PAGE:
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120 Seiten, Note: 2,0
1 The importance of cultural competence for translators
1.1 Translators as culture and information mediators
1.2 Translation processes in the economy
2.1 Definitions and concepts of culture
2.3 Cultural differences
2.4 Culture shock
3.1 Definitions and components of communication
3.2 Communication media and forms
4 Intercultural Communication
4.1 Aspects and concepts of intercultural communication
4.2 Cross-cultural training
5.1 Cultural globalization
5.2 Economic globalization
6 International Management
7 International Marketing
7.1 The concept of marketing
7.2 Corporate identity
7.2.1 Corporate culture
7.2.2 Brand and company names
7.3 Marketing strategies
7.4 International marketing
7.5 Standardization vs. differentiation
8 Intercultural Advertising
8.2 Advertising strategies
8.3 Intercultural advertising
8.4 Standardized vs. culture-adapted advertising
9 Corporate Advertising on the Internet
9.1 Functions of the Internet
9.2 International online marketing communication
9.3 The Internet as an advertising medium
9.4 Corporate websites as advertising
11.4 Internet sources
12 List of figures
This research examines the relevance of intercultural communication for international marketing, focusing on corporate advertising via the Internet.
The first chapter outlines the importance of cultural competence in the field of translation by analyzing the role of modern translators as language, culture and information mediators. Reference is also made to a relatively new field of translation, namely localization.
Chapter 2 deals with different definitions and concepts of culture, and various approaches concerning which elements comprise it. Furthermore, it analyzes important culture-related terms also influencing intercultural communication, such as language, cultural differences, culture shock, ethnocentrism and stereotypes .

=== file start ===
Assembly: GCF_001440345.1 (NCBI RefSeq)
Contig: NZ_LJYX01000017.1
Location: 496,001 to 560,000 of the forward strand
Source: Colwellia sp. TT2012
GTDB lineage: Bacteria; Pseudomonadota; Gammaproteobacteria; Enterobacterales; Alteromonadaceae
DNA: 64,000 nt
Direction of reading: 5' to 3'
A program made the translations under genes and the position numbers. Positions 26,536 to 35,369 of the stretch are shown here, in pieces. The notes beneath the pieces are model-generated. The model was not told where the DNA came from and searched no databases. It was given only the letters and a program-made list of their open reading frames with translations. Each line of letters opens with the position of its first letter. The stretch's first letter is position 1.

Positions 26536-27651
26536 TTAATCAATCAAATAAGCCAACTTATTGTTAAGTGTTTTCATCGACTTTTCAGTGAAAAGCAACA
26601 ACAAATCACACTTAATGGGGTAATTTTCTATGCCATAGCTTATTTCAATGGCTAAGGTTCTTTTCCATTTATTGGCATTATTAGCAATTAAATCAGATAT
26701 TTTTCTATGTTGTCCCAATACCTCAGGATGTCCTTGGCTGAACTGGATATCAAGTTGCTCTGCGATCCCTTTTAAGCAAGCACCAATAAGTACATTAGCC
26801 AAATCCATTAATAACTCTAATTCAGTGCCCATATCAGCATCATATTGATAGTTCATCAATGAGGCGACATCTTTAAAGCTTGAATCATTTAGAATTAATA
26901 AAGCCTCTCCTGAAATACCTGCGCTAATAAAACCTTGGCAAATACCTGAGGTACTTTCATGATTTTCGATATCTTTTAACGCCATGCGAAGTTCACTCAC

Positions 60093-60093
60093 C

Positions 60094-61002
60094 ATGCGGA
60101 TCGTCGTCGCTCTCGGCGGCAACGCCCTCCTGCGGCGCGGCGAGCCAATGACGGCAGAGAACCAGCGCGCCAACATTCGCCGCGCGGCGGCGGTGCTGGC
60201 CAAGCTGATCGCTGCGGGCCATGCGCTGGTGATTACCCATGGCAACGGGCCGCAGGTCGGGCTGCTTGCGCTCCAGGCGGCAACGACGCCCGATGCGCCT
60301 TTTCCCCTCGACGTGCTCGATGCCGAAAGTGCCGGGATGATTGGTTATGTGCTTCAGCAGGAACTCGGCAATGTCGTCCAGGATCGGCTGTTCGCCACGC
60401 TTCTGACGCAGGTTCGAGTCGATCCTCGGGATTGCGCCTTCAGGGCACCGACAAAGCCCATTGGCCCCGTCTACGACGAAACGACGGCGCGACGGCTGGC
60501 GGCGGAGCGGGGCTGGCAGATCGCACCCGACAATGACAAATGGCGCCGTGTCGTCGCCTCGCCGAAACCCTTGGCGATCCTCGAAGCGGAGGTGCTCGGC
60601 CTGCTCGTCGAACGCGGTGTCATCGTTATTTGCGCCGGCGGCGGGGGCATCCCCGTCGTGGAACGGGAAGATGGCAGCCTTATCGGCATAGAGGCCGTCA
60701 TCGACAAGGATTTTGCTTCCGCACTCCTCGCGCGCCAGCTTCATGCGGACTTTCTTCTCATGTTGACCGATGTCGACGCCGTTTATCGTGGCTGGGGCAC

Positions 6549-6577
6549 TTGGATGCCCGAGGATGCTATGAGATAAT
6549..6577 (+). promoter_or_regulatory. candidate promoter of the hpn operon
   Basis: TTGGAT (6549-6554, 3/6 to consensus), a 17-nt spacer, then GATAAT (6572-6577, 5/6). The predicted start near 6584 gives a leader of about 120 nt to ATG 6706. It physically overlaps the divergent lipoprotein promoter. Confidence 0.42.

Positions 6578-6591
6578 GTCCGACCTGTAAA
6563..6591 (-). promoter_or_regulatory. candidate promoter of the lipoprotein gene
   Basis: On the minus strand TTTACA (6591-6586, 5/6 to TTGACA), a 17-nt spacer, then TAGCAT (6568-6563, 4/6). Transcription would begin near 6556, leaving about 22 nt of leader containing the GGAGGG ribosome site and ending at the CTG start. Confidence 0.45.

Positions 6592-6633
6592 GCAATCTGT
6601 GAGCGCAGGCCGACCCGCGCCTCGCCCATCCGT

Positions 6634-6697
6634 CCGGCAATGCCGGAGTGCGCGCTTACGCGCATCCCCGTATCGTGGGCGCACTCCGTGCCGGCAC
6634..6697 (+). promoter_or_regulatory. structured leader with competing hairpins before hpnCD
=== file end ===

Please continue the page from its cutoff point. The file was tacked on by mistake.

The third chapter is devoted to communication, its components, forms and media.
Chapter 4 illustrates the significance of intercultural communication by examining different intercultural aspects and concepts, and providing information on a definition and history of the term and on important intercultural communication theorists.
Chapter 5 focuses on the phenomenon of globalization, both in cultural and economic terms.
The next chapter refers to the significance of communication and culture skills for international managers and to key competences of international management that can be trained.
Chapter 7 explores the broad field of marketing, emphasizing corporate identity and the elements comprising it, essential marketing strategies implemented by multinational companies and the international marketing principle “Think global, act local”, indicating how intercultural communication can determine the success of marketing activities. The last part of this chapter approaches the debate “standardization versus differentiation”.
Chapter 8 is dedicated to advertising as a form of communication, common advertising strategies illustrated through concrete examples, cultural elements that advertisers should take into consideration and the two variants of international advertising campaigns: standardized versus culture-adapted advertising.
The last chapter, after giving an insight into the history of the Internet and its multiple functions, explores its use as an instrument of international marketing communication and public relations, and as an advertising medium, focusing on corporate websites of multinational companies.